Laid on a gorgeous autumnal fabric from ‘Spoonflower’, which I was lucky enough to win on the amazing ‘Gingerbread Snowflakes’ blog, written by the lovely Pam, there are an assortment of Halloween Playmobil characters, and some natural, and not so natural, autumnal ‘fruits’. Plastic apples and plastic toadstools, real mini pumpkins, and small baskets of conkers and acorns.

Behind lies the book ‘Pumpkin Circle’ (Alfie’s present favourite), and a mushroom/toadstool identification chart….

Not forgetting our ‘pom pom acorns’, an idea I got from the wonderful ‘Pink and Green Mama’ blog, and of course our resident owl….

It’s such a pretty and fun looking scenario – Alfie has already had lots of fun with it – and I’m sure there’s lots more fun to come!

Halloween Sensory Box

This has been a great hit!

The red tray filled with old orange and green lentils, lots of different sized spiders, some mini wax pumpkins, a couple of rubber skeletons, and some different sized orange and black pots and a spoon.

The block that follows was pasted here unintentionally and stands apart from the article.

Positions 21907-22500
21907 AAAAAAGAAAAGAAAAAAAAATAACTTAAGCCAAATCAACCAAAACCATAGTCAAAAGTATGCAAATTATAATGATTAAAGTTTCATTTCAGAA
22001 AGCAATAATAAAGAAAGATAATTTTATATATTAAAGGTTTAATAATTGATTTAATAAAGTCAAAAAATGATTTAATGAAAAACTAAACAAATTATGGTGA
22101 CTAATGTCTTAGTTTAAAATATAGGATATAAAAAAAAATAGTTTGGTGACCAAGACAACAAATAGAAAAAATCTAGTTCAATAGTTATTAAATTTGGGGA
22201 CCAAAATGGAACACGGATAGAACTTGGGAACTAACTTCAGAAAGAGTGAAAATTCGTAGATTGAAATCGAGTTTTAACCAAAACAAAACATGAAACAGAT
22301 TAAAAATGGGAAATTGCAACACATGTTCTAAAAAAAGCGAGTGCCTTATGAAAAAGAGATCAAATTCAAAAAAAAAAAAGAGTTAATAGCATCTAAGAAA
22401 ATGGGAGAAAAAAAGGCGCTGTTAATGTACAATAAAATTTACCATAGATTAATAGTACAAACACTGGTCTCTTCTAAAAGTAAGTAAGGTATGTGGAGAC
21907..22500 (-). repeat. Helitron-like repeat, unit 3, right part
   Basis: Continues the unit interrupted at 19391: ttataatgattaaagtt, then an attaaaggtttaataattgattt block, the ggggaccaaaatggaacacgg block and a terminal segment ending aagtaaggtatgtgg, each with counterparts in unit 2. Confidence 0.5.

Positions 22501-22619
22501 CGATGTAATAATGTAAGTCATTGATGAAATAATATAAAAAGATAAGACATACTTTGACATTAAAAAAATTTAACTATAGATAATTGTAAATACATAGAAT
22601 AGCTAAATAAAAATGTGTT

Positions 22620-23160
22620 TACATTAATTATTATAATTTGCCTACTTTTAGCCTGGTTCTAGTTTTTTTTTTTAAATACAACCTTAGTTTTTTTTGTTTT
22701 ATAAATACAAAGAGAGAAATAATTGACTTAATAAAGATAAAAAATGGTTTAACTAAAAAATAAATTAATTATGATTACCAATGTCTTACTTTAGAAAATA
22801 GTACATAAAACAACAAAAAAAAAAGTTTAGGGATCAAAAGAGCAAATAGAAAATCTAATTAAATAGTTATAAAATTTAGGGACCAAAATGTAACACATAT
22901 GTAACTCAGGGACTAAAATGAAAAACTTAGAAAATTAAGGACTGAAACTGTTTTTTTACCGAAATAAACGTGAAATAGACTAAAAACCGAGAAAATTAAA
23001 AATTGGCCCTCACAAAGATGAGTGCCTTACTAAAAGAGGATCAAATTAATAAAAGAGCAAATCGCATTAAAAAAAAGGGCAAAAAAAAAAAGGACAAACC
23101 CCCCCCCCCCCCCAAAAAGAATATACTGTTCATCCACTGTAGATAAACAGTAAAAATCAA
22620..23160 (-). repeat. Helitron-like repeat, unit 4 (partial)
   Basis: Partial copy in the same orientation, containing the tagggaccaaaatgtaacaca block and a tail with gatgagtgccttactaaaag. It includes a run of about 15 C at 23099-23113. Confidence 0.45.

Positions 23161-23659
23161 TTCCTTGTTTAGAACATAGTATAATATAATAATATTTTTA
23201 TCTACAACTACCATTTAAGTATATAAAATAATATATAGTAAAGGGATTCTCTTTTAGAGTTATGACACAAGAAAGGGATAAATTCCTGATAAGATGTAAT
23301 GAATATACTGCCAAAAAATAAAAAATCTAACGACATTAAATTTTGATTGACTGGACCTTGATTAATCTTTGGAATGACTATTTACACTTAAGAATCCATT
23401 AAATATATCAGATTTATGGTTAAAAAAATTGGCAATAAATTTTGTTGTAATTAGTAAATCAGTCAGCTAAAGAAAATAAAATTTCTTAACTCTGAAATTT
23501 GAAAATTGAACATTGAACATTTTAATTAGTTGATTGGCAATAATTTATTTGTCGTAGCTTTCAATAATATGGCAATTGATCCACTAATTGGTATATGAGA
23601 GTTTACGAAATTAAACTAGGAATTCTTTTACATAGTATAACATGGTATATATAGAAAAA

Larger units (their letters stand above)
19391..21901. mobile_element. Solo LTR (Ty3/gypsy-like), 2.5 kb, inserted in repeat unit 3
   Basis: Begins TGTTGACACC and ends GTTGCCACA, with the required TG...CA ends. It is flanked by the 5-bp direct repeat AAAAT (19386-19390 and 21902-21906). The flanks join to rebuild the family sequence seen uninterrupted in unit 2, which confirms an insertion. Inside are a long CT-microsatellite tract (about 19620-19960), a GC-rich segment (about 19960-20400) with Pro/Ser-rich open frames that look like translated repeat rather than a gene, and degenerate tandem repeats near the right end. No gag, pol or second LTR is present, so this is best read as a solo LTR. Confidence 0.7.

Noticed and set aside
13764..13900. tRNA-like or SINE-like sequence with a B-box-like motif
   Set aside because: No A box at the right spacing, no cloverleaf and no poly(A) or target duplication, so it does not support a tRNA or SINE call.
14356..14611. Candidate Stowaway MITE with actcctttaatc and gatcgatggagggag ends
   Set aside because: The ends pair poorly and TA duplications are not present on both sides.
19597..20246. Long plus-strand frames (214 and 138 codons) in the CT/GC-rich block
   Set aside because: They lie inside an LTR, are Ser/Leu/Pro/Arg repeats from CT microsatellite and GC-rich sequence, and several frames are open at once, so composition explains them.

Alfie has thoroughly enjoyed hiding/losing all the tiny spiders in the lentils, and getting mummy spider to find them – while Maya and her friend Ludvig have enjoyed feeding the various spiders, and other insects, with food supplies (lentils).

Chocolate Apples

Maya has been wanting to make these for some time, and now I have finally obliged!

Stick a kebab stick in the top of each apple, and after melting the chocolate over a pan of hot water on the stove, you simply need to turn the apple around in the chocolate (using the stick), until completely covered…

Then it’s time to sprinkle the apples with sprinkles! Quick before the chocolate slides off!

Next, pop them in to the fridge to allow the chocolate to harden. The kids have yet to eat them as Leon is away with the Scouts again this weekend – but a cheeky monkey managed to grab hold of the chocolate covered spoon when my back was turned….

….. note the face as he was discovered! 🙂

Let It Snow! (Already??!!)

Yes, its true. We live in the northern hemisphere, and we woke up to this….

And this…..

Which reminded me of this…

A sweet book about four animals looking for food in the winter snow. They spot a single red apple in a tree but it is too high. Through team work they figure out how to get it down, and share it between them.

After reading this to Alfie, I brought in a tray of snow and added some animals…